In exchange, they collected data and hyper-personalized adverts to maximize revenue.
19. Business plan for octopuses
Each business unit functions separately but is connected to the main body.
OYO is Asia's Airbnb, operating hotels, co-working, co-living, and vacation houses.
20, Transactional business model, number
Sales to customers produce revenue.
E-commerce sites and online purchases employ SSL.
Goli is an ex-GymShark.
21. The peer-to-peer (P2P) business model
In P2P, two people buy and sell goods and services without a third party or platform.
22. P2P lending as a manner of operation
In P2P lending, one private individual (P2P Lender) lends/invests or borrows money from another (P2P Borrower).
Social lending lets people lend and borrow money directly from each other without an intermediary financial institution.
23. A business model for brokers
Brokerages charge a commission or fee for their services.
Examples include eBay, Coinbase, and Robinhood.
Brokerage businesses are common in Real estate, finance, and online and operate on this model.
Buy/sell similar models Examples include financial brokers, insurance brokers, and others who match purchase and sell transactions and charge a commission.
These brokers charge an advertiser a fee based on the date, place, size, or type of an advertisement. This is known as the classified-advertiser model. For instance, Craiglist
24. Drop shipping as an industry
Dropshipping allows stores to sell things without holding physical inventories.
When a customer orders, use a third-party supplier and logistic partners.
Retailer product portfolio and customer experience Fulfiller The consumer places the order.
Less money is needed (Low overhead-No Inventory or warehousing)
Simple to start (costs under $100)
flexible work environment
New product testing is simpler
25. Business Model for Space as a Service
It's centered on a shared economy that lets millennials live or work in communal areas without ownership or lease.
Consider WeWork and Airbnb.
WeWork helps businesses with real estate, legal compliance, maintenance, and repair.
26. The business model for third-party logistics (3PL)
In 3PL, a business outsources product delivery, warehousing, and fulfillment to an external logistics company.
Examples include Ship Bob, Amazon Fulfillment, and more.
3PL partners warehouse, fulfill, and return inbound and outbound items for a charge.
Inbound logistics involves bringing products from suppliers to your warehouse.
Outbound logistics refers to a company's production line, warehouse, and customer.
27. The last-mile delivery paradigm as a commercial strategy
Last-mile delivery is the collection of supply chain actions that reach the end client.
Examples include Rappi, Gojek, and Postmates.
Last-mile is tied to on-demand and has a nighttime peak.
28. The use of affiliate marketing
Affiliate marketing involves promoting other companies' products and charging commissions.
Examples include Hubspot, Amazon, and Skillshare.
Your favorite youtube channel probably uses these short amazon links to get 5% of sales.
Affiliate marketing's benefits
In exchange for a success fee or commission, it enables numerous independent marketers to promote on its behalf.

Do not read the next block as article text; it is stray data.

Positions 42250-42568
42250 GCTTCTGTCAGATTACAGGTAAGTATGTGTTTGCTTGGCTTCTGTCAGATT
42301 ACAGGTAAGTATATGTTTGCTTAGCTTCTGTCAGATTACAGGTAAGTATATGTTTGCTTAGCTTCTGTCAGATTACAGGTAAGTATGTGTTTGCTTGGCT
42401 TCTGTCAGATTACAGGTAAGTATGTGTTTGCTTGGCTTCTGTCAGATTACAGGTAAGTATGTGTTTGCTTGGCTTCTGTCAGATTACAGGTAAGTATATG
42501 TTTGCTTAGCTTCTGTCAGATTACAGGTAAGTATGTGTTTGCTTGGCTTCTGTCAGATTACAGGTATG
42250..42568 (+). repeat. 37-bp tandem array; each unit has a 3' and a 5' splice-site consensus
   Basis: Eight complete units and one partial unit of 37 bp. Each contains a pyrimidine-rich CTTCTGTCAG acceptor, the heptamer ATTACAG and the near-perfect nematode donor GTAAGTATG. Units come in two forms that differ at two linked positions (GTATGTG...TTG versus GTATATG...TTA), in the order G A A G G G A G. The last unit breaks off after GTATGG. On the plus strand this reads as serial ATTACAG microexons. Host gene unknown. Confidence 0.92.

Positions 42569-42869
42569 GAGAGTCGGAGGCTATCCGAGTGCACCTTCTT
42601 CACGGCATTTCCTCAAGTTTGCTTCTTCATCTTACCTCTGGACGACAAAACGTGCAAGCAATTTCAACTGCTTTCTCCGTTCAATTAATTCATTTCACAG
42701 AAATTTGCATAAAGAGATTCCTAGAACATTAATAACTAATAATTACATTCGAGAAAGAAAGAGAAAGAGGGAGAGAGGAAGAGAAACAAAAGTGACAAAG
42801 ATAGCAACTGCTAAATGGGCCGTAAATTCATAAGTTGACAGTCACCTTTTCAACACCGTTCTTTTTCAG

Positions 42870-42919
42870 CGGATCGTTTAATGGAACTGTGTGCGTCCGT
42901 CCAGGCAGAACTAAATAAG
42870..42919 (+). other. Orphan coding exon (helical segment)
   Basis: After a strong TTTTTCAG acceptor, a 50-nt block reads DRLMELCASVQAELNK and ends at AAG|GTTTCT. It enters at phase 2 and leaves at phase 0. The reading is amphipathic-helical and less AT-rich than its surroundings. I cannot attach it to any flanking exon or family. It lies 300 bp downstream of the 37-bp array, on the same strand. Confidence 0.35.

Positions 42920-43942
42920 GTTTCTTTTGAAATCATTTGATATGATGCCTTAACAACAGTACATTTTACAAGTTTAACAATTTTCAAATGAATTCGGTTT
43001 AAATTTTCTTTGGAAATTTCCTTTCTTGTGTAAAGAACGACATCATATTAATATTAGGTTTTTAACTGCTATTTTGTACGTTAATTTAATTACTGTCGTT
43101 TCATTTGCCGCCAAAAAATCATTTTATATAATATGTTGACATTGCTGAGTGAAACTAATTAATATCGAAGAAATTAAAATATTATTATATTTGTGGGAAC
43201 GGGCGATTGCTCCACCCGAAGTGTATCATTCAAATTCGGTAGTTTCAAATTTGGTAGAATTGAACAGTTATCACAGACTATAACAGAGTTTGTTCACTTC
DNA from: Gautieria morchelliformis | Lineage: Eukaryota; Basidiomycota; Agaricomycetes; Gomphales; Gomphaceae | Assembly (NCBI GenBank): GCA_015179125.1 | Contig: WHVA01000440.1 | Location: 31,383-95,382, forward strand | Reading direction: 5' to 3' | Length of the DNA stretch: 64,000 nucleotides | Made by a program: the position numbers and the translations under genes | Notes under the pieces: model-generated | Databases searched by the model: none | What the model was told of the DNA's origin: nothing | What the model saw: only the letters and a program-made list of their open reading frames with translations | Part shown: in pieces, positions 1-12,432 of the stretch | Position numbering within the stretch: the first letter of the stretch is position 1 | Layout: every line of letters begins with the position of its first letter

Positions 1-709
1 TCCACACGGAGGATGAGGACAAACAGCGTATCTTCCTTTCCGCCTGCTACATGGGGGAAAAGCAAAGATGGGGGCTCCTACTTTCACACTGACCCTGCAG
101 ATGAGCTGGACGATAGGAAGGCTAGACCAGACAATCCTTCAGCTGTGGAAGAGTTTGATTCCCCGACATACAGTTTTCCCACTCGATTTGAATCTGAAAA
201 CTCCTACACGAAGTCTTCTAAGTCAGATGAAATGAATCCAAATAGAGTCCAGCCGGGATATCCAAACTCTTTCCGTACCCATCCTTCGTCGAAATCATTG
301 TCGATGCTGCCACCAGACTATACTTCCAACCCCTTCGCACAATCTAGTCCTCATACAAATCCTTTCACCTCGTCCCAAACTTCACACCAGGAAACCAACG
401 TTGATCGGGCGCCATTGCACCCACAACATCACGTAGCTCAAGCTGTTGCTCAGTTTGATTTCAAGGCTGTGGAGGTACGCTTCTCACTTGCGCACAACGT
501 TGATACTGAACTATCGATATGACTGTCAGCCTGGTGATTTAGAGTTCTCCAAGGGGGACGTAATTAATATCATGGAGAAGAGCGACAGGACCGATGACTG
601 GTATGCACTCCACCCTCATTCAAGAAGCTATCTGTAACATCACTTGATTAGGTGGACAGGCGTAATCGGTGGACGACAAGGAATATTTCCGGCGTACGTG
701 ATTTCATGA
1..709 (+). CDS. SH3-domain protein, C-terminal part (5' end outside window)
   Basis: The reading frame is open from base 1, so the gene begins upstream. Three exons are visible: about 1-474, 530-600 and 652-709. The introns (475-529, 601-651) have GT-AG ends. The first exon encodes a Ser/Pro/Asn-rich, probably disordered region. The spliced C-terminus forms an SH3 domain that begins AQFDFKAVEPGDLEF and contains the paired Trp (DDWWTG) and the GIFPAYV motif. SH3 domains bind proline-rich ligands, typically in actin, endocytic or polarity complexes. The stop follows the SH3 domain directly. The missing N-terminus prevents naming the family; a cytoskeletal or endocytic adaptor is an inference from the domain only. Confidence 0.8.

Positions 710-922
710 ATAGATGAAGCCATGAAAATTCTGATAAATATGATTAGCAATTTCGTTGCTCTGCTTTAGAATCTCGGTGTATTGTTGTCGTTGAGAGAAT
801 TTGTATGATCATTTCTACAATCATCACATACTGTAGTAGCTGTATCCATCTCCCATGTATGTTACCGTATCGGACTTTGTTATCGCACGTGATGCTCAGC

Ensure system transparency by giving the influencers a specific tracking link and an online dashboard to view their profits.
Learn about the newest bargains and have access to promotional materials.
29. The business model for virtual goods
This is an in-app purchase for an intangible product.
Examples include PubG, Roblox, Candy Crush, etc.
Consumables are like gaming cash that runs out. Non-consumable products provide a permanent advantage without repeated purchases.
30. Business Models for Cloud Kitchens
Ghost, Dark, Black Box, etc.
These restaurants don't provide dine-in, only delivery.
For instance, NextBite and Faasos
31. Crowdsourcing as a Business Model
Crowdsourcing = Using the crowd as a platform's source.
In crowdsourcing, you get support from people around the world without hiring them.
Open-Source Software gives access to the software's source code so that developers can edit or enhance it. Examples include Firefox browsers and Linux operating systems.
Crowdfunding The oculus headgear would be an example of crowdfunding in essence, with no expectations.
Niharikaa Kaur Sodhi
8 months ago
The Only Paid Resources I Turn to as a Solopreneur
4 Pricey Tools That Are Valuable
I pay based on ROI (return on investment).
If a $20/month tool or $500 online course doubles my return, I'm in.
Investing helps me build wealth.
I initially refused to pay.
My course content needed updating a few months ago. My Google Docs text looked cleaner and more professional in Canva.
I've used it to:
product cover pages
Product page infographics
See my Google Sheets vs. Canva product page graph.
Google Sheets vs Canva
Yesterday, I used it to make a LinkedIn video thumbnail. It took less than 5 minutes and improved my video.
In 30 hours, the video had 39,000 views.
It builds my brand as I sleep. What else?
Because I'm traveling this weekend, I planned tweets for 10 days. It took me 80 minutes.
So while I travel or am absent, my content mill keeps producing.
Also I like:
I can reach hundreds of people thanks to auto-DMs. I utilize it to advertise freebies; for instance, leave an emoji remark to receive my checklist. And they automatically receive a message in their DM.
Scheduled Retweets: By appearing in a different time zone, they give my tweet a second chance.
It helps me save time and expand my following, so that's my favorite part.
It’s also super neat:
My course involves weekly and monthly calls for alumni.
Google Meet isn't great for group calls. The interface isn't great.
Zoom Pro is expensive, and the monthly payments suck, but it's necessary.
It gives my students a smooth experience.